“In all transparency,” Van Huss continued, “if this committee does not pass the Governor’s language proficiency – which I don’t agree with,” he would want to amend the legislation to take that part out.
The representative also said he was going to “come straight out” about the Department of Education’s concerns with the bill.
“Their concerns with the bill is not something I’m worried about fixing, because the Department of Education’s concerns with this bill and my concerns about getting the Department of Education off the backs of my teachers and my students, they just butt heads,” he said. “I know the Department of Education does not want this to happen, but that is my aim. That is my aim to stop all standardized testing and assessments for our kids.”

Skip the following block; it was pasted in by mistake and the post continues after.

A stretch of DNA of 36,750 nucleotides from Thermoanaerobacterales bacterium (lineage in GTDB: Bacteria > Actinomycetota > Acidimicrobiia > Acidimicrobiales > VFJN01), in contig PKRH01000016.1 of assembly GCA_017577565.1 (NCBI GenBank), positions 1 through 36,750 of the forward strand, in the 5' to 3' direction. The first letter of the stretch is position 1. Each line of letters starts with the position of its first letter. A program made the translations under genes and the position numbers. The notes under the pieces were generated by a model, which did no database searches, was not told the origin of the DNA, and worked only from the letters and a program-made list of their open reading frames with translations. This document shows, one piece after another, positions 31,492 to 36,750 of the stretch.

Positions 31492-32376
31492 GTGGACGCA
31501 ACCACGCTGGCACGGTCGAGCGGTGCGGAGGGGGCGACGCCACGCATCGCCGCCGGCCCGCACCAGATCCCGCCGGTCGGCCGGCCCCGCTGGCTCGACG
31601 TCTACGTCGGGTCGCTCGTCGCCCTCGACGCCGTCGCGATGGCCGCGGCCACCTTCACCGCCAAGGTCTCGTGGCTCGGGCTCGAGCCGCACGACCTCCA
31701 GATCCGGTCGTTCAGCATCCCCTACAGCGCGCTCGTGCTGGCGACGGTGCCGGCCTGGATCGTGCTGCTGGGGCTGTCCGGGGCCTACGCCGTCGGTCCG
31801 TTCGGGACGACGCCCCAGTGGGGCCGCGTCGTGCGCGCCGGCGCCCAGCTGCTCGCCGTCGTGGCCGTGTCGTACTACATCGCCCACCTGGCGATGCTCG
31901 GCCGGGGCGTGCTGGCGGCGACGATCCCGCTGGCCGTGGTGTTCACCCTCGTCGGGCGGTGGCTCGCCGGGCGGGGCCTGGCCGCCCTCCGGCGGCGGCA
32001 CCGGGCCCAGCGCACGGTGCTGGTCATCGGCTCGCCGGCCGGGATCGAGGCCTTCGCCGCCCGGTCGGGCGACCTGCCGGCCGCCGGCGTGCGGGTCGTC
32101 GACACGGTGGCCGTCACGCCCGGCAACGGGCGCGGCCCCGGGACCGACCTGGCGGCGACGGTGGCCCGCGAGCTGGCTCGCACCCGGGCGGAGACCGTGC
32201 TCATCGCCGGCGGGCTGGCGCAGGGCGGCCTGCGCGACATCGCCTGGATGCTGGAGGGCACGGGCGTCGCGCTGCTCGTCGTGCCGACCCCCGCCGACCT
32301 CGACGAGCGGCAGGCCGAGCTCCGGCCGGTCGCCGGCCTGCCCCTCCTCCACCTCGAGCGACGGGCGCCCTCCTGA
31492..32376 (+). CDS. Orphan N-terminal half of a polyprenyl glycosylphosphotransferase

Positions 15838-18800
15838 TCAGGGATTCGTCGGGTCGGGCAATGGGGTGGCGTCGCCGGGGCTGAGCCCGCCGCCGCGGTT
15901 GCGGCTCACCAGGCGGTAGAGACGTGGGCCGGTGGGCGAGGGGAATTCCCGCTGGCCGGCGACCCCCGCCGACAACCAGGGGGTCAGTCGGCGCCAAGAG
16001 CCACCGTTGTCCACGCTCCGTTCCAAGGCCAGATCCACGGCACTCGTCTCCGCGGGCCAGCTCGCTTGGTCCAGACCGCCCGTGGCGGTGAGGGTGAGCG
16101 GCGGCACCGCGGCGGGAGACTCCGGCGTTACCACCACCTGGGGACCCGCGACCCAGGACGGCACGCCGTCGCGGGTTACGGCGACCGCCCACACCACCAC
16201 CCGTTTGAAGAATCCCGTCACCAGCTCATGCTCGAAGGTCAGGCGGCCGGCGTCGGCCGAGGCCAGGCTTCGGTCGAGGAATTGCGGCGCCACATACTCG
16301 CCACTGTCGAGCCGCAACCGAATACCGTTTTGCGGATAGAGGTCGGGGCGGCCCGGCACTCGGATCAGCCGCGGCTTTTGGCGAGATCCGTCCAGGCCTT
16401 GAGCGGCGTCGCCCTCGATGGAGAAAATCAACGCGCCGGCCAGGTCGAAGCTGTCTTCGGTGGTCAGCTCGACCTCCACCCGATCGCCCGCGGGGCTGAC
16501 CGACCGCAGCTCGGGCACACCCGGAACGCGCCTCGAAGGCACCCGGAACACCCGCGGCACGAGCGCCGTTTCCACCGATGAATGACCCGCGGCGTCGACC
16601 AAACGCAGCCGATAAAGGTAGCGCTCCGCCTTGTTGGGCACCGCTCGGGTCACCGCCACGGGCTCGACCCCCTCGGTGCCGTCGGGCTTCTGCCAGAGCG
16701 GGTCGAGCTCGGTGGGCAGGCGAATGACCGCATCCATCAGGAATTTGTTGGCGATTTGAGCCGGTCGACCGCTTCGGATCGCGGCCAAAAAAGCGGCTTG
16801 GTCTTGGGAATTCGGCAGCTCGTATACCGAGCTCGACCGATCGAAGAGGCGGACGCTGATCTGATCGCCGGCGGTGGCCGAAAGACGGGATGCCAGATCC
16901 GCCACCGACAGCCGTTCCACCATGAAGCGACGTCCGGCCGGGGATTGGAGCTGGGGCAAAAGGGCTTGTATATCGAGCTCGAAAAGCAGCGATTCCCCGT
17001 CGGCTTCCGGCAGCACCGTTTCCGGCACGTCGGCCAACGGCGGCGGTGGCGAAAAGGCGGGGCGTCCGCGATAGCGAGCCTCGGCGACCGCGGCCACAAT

There was debate for about a half hour, with about 10 of the 24 members commenting, when Speaker Pro Tem Bill Dunn (R-Knoxville) made a motion to send the bill back to a subcommittee.
Before the vote, Chairman White let Van Huss, as the bill sponsor, make closing comments.
During his final pitch, he pointed out that the testimony just heard by two representatives of the Department of Education, there was nothing but excuses for why they hadn’t acted on a bill that passed last year to remedy the “portfolio” problem.
“You can let bureaucrats speak for your constituents, or you can speak for your constituents,” he challenged the committee members before the vote.